Southern Pacific Funding Corp., on the block for months, is unlikely to find a buyer and could be forced into bankruptcy, analysts say.

The Lake Oswego, Ore., company said in a late-night press release last Wednesday that it would have to take a $60 million to $70 million charge in the third quarter after revising assumptions of loan performance.

Southern Pacific also said it no longer would securitize mortgages and instead has arranged to sell all the loans it originates this quarter.

The company is "changing the way it does business" so it can again raise external capital, Robert Howard, chief executive, said in a conference call Thursday.

Specialty finance companies have suffered downturns this year as loans prepaid sooner than expected, forcing the lenders to readjust earnings and scaring investors from the sector.

Southern Pacific is also discontinuing its strategic alliances because of high costs, restructuring its production mix, and beginning companywide cost reductions.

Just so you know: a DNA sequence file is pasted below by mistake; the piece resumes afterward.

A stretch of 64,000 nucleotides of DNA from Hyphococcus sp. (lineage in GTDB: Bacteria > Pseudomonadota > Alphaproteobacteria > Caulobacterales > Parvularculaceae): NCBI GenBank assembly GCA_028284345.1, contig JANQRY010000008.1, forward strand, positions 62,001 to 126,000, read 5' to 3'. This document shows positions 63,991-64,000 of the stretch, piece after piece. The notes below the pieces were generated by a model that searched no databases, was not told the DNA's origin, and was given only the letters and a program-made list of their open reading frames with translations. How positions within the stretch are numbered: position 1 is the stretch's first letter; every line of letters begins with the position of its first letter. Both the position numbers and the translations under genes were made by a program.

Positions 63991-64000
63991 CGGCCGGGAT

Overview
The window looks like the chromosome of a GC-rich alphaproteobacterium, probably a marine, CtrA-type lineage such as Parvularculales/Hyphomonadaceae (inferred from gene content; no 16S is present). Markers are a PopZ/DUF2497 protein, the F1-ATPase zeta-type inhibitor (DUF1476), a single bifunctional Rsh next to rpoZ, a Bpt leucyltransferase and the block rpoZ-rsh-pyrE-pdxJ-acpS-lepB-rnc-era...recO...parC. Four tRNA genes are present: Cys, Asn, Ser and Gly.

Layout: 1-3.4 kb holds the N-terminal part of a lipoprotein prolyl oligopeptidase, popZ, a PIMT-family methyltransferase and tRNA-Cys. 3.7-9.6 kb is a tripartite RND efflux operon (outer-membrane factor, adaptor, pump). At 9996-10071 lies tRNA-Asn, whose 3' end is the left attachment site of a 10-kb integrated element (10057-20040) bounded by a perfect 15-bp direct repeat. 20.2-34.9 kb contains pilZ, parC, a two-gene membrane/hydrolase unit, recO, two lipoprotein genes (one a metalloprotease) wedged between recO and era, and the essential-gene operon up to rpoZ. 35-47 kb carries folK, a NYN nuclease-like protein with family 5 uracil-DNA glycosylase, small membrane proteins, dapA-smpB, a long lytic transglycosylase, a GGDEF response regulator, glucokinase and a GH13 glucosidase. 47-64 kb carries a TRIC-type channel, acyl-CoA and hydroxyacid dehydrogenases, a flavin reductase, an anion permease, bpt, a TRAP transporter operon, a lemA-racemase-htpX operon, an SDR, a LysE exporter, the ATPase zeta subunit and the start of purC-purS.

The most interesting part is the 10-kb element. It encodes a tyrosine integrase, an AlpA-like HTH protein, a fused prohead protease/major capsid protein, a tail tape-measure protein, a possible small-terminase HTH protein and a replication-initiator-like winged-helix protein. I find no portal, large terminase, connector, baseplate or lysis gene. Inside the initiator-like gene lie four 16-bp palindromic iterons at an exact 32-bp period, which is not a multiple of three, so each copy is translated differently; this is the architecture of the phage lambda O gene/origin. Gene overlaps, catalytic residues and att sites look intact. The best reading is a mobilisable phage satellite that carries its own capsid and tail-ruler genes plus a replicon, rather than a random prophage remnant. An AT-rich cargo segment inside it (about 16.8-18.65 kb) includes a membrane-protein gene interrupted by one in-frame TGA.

Standard & Poor's downgraded Southern Pacific's long-term and senior unsecured debt Wednesday to CCC-plus, from BB-minus. Both ratings are non- investment-grade. "The company's financial flexibility has been impaired," the rating agency wrote.

S&P has changed its outlook on the company to negative from stable. "With negative investor sentiment toward the subprime mortgage industry during a period when a number of other competitors are pursuing a similar strategy, Southern Pacific is likely to have difficulty in completing a sale," it said.

Specialty finance companies United Companies Financial Corp., Baton Rouge, La.; FirstPlus Financial Group, Dallas; and Aames Financial Corp., Los Angeles, also are up for sale.

Southern Pacific will generate about $30 million of working capital from the prearranged sale of third-quarter loans, providing adequate cash to function through the quarter, the lender said.

But if it is not able to secure a buyer for its loans during the fourth quarter, the company will run out of cash, analysts said. "This could be another Cityscape Financial," said one.

Cityscape was delisted from the New York Stock Exchange after its stock price plummeted. Although the company has not filed for bankruptcy, observers say it is on the brink.

Southern Pacific shares have been trading at about $3 since a Sept. 11 announcement that it might have to revise earnings. This was down from a high of $18.74 in April.

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